- Community based deer management program is conducted through the NJ Department of Environmental Protection, Division of Fish and Wildlife. The program began in 1995. Fish and Wildlife Council reviews applications submitted by municipalities. Culling by authorized agents who pass a shooting proficiency test. Princeton Township, Millburn, Bernards, Bridgewater, Mountain Lakes, Summit, Hanover, Harding, Scotch Plains, and Essex, Hunterdon, Mercer, Morris, Somerset and Union counties, and airports have participated in the program. Venison is donated to a community food bank.
- Fertility control is costly and not 100% effective
- Wildlife rehabilitators will take deer and other animals that are injured
- Deer can be taken to one of 130 Wildlife Management Areas in New Jersey
Let’s consider deer-scaping, plants that are deer resistant. There are a few plants that deer seem to leave alone and they have one or more of the following features: the plant tastes bitter; the plant has a dry, unpleasant texture; tough and leathery leaves; purgative effect; it is poisonous; it has fuzzy leaves or prickles, thorns or spines. Some plants like herbs overstimulate the sense of smell. There is a Rutgers Fact Sheet (E271) entitled “Landscape Plants Rated by Deer Resistance” that may help you landscape your property. Please know that highly resistant plants on list have been eaten at Laurelwood.
Exclusion with the use of netting or fencing is another way to protect plants. Netting can protect groups of plants. Chicken wire around tree trunks protects the bark from deer antler rub. A fence needs to be 8’ tall at least with 12’ posts (4’ deep) since the deer are very agile jumpers. The fence can be non-electric (mesh or wire) or electric (timed pulses from high-voltage, low-impedance chargers). Fencing is a safe, non-lethal, legal, and humane method of deer control.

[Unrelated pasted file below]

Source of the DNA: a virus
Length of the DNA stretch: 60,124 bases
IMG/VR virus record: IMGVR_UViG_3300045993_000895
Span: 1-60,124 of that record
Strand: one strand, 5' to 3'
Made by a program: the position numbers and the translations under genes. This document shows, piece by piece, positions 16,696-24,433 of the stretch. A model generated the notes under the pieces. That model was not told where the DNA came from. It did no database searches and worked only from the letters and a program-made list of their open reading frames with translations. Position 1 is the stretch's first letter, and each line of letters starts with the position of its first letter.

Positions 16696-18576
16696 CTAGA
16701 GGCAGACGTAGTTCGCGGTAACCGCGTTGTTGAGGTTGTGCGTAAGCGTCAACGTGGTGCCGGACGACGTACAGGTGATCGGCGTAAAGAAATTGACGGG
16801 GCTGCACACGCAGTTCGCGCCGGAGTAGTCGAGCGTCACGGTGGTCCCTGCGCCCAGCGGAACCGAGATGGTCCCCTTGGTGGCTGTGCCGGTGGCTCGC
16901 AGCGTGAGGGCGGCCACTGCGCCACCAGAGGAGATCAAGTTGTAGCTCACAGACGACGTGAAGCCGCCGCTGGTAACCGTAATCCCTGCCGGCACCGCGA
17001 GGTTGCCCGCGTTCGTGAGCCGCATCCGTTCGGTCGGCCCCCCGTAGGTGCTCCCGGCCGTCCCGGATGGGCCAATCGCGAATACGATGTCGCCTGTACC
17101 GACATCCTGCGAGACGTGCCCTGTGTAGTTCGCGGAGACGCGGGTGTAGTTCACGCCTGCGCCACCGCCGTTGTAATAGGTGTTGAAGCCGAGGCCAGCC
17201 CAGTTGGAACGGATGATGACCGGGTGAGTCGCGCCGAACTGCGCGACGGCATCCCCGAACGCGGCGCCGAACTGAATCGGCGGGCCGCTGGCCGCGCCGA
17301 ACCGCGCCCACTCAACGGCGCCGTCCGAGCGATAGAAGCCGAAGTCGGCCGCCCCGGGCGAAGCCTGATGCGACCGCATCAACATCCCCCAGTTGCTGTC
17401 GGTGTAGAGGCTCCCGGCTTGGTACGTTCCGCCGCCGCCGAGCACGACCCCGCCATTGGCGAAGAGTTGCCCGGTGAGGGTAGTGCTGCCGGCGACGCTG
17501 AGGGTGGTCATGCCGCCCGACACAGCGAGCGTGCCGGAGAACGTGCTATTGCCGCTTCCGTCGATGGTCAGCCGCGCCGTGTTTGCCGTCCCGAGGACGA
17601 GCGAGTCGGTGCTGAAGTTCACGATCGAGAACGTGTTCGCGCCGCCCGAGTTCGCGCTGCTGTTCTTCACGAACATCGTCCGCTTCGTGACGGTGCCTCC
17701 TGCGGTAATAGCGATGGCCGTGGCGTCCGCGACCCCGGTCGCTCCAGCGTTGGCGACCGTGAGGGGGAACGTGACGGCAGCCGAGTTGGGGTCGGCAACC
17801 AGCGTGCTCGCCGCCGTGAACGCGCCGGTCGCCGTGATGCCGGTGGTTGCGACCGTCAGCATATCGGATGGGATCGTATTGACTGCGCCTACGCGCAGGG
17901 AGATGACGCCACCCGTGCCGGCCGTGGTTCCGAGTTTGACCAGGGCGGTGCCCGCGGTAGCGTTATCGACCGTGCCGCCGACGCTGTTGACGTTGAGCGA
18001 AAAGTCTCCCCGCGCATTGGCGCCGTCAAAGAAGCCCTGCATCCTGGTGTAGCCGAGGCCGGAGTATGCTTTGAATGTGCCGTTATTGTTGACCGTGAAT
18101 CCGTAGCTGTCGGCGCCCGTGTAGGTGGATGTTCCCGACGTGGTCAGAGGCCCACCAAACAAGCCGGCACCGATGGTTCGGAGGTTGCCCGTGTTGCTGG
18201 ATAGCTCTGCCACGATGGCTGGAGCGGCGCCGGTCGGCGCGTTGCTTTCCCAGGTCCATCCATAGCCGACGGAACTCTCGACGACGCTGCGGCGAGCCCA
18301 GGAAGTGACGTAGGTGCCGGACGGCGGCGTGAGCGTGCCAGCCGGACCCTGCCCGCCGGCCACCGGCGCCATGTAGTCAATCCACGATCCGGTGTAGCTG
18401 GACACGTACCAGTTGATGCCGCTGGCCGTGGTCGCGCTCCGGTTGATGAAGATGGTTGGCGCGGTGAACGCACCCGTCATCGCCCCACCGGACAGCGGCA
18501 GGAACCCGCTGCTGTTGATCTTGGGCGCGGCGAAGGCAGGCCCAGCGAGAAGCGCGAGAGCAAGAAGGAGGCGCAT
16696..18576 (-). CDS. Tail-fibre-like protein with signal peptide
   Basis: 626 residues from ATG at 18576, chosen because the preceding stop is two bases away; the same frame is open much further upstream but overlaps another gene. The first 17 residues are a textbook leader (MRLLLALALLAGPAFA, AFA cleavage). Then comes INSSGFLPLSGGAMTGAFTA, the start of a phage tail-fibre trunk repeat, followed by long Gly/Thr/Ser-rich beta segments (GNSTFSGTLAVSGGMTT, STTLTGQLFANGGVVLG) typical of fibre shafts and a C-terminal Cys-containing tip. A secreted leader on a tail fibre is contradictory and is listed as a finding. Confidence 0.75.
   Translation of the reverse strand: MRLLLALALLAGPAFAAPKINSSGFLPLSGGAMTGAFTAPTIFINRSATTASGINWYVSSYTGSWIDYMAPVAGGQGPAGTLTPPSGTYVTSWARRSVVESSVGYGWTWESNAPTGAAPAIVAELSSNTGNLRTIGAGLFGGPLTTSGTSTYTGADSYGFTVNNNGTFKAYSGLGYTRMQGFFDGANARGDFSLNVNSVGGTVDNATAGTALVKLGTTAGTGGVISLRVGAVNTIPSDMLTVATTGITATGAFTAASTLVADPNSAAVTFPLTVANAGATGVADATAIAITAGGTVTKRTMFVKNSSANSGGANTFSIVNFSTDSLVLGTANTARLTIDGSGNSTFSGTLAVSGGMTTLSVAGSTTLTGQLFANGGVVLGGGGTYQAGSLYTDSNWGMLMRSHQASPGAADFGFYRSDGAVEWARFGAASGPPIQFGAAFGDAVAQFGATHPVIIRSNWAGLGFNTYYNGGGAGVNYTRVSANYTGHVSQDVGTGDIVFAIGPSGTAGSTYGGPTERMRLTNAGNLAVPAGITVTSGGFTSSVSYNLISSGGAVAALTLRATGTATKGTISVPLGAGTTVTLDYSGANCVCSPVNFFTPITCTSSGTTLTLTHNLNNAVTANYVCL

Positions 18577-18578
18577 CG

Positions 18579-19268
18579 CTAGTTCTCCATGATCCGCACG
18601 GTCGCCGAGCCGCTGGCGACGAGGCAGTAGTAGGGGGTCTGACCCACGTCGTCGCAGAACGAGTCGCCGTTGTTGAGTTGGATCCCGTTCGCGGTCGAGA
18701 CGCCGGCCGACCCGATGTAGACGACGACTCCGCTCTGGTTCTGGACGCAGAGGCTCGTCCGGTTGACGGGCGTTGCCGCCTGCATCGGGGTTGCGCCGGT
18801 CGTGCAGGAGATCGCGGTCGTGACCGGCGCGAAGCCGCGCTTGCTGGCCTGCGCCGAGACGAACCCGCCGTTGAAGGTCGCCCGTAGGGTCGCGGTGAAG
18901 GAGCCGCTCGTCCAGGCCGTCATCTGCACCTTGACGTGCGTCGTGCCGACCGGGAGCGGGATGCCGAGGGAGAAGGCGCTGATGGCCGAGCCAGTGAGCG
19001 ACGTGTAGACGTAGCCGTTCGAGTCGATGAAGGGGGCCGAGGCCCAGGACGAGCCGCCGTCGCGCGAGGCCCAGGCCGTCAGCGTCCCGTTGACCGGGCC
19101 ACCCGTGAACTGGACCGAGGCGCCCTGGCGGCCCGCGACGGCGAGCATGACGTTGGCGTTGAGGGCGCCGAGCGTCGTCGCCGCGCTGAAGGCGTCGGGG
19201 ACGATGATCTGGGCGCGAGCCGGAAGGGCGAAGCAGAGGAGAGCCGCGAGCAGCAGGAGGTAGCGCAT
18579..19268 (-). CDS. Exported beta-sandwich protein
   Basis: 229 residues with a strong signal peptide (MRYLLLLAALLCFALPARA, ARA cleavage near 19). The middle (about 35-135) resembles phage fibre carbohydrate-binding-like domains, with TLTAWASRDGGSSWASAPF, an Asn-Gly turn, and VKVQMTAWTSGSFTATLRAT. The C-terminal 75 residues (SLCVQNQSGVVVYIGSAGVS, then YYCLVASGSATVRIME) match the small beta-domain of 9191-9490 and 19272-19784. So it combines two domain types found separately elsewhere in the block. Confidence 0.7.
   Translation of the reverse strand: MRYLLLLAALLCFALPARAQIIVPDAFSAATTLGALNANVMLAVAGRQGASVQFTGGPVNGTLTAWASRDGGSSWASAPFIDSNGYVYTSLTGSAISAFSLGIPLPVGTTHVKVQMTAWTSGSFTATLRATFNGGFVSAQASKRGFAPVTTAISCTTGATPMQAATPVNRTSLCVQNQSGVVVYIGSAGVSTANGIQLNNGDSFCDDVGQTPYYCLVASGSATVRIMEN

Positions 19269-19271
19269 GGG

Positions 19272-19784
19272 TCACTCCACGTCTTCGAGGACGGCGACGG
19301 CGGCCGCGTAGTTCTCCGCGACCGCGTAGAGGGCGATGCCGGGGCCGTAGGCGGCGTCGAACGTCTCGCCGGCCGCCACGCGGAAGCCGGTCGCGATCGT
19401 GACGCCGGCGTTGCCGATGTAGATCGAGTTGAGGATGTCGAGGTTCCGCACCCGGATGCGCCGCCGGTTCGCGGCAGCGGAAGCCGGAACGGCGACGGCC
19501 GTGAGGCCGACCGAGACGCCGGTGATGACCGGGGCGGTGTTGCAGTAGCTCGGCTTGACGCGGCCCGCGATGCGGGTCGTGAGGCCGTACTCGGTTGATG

So how is a public garden like Laurelwood Arboretum going to protect itself from these four-legged ruminant, STATE-OWNED pests? All summer and autumn, we have sprayed repellents on many of our plant collections. Perhaps you have smelled it. Since we had a rainy summer, the repellents had to be re-applied weekly. We use different materials so that the deer do not get used to the repellent. I estimate that nearly $1000 was spent on time and material using repellents.
We have installed deer-resistant plants only to have them eaten, sometimes right to the ground. Some plants that have shown deer-resistance are ferns, daffodils, ornamental onion, cleome, fuzzy-leaved herbs, butterfly bush, Pieris japonica (andromeda), Callicarpa, boxwood and Mahonia.
Finally, we have resorted to netting our valuable azaleas and rhododendrons. Posts, netting and bamboo poles were installed very closely around groups of plants so that the deer cannot jump in. We started this project last year (2016) on Azalea Way. The enclosed azalea plants were obviously larger and more floriferous in 2017 than the nearby unprotected azaleas. Because of the generosity of the FOLA Board of Directors and several individuals, we were able to expand the netting project to several areas in Laurelwood. The netting will save the plants from deer foraging and allow the plants to bloom and grow for all to enjoy.
Thanks for your interest in Laurelwood Arboretum.
Elaine Fogerty, Executive Director